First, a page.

Our long-term goal is to understand mechanisms of tumor progression and metastasis and to develop new approaches for molecularly targeted therapeutics. Metastasis, a multi-step process in which primary tumor cells disseminate to distant sites of the body and form secondary tumors, is the leading cause of cancer deaths and remains one of the most poorly understood pathological processes. New biomarkers of metastatic diseases and useful targets for therapeutic intervention, including proteins, microRNAs, and other non-coding RNAs, continue to be highly sought. We and others have demonstrated the existence of metastasis-promoting and metastasis-suppressing microRNAs. Moreover, we provided proof-of-concept evidence that antagomirs targeting a pro-metastatic microRNA can be efficiently delivered to fast growing tumor cells in vivo and can block metastasis formation by otherwise highly malignant cells. The molecular mechanisms by which these individual microRNAs function in metastatic progression warrant further investigation. In this application: 1) we will identify and characterize the functional targets of metastasis-promoting microRNAs. Combining high- throughput RNA sequencing, computational approach, functional experiments, mechanistic analysis, and patient studies, we will investigate a microRNA target that represents a novel suppressor of metastasis. 2) We will study how two distinct metastasis-regulating microRNAs are connected. Our preliminary data demonstrated that expression of a specific metastasis-promoting microRNA (miR-9) leads to downregulation of the primary transcript but upregulation of the mature form of another pro-metastatic microRNA (miR-10b). Subsequently, we will investigate the mechanisms by which miR-9 regulates miR-10b biogenesis and determine whether miR-10b is required for mediating miR-9-induced metastasis. 3) We will identify and characterize new epithelial-mesenchymal transition (EMT)-regulating microRNAs. By conducting microRNA expression profiling analysis of cells that have undergone EMT, we have recently identified a microRNA signature of EMT, and discovered that two microRNAs in this signature function as EMT inducers. We will determine the mechanisms by which these two microRNAs induce EMT and whether they regulate tumor metastasis and stem cell properties. The knowledge gained from these studies will fundamentally advance our current understanding of how microRNAs and their targets regulate metastasis and EMT and may have important clinical implications.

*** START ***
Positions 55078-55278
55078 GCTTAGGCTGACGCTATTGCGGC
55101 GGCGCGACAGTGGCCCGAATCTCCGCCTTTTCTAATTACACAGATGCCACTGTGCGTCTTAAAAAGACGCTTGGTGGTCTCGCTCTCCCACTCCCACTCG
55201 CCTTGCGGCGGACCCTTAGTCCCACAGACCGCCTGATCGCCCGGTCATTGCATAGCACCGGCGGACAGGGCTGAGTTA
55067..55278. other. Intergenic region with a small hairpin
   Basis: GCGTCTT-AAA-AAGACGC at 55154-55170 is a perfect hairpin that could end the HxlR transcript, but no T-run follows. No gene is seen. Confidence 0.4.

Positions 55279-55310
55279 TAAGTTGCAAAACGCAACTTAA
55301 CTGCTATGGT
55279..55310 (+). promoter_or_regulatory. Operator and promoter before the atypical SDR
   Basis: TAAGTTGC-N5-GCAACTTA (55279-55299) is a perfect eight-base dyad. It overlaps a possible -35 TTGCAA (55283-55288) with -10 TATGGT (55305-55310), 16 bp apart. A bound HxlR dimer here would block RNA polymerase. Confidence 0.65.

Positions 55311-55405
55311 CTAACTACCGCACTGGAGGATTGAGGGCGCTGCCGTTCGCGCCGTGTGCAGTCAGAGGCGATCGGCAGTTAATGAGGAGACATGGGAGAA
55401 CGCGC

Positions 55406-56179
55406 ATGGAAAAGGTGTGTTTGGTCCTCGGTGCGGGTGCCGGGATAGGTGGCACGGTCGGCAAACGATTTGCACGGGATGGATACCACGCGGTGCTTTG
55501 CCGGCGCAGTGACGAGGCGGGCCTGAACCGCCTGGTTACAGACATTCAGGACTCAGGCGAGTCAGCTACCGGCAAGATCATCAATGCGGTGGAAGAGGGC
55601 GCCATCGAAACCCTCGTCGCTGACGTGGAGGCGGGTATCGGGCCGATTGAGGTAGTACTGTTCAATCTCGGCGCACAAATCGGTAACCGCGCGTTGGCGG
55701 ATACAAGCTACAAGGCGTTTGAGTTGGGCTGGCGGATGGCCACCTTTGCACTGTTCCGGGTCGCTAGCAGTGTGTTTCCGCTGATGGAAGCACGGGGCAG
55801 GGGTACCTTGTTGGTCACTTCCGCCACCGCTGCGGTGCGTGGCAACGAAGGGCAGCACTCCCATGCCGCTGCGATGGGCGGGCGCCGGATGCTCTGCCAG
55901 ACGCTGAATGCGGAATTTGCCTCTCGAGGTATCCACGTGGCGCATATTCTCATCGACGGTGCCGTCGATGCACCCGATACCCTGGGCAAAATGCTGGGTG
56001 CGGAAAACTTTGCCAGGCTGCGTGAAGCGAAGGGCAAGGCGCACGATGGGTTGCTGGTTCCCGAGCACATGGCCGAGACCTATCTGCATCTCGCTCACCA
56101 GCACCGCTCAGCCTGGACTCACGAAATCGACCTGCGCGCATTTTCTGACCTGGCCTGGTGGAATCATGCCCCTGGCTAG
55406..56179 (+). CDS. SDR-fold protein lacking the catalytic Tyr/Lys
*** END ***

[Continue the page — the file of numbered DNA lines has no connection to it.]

Public Health Relevance

MicroRNAs are beginning to be implicated in tumor progression and metastasis, and they act by suppressing the expression of target genes. In this grant application, we will study the regulation of tumor metastasis and epithelial-mesenchymal transition by specific microRNAs and their target genes. These studies will reveal the molecular mechanisms underlying malignant progression and new targets for therapeutic intervention.

Agency
National Institute of Health (NIH)
Institute
National Cancer Institute (NCI)
Type
Research Project (R01)
Project #
5R01CA166051-03
Application #
8676742
Study Section
Tumor Progression and Metastasis Study Section (TPM)
Program Officer
Jhappan, Chamelli
Project Start
2012-08-01
Project End
2017-05-31
Budget Start
2014-06-01
Budget End
2015-05-31
Support Year
3
Fiscal Year
2014
Total Cost
$318,015
Indirect Cost
$116,740
Name
University of Texas MD Anderson Cancer Center
Department
Radiation-Diagnostic/Oncology
Type
Other Domestic Higher Education
DUNS #
800772139
City
Houston
State
TX
Country
United States
Zip Code
77030
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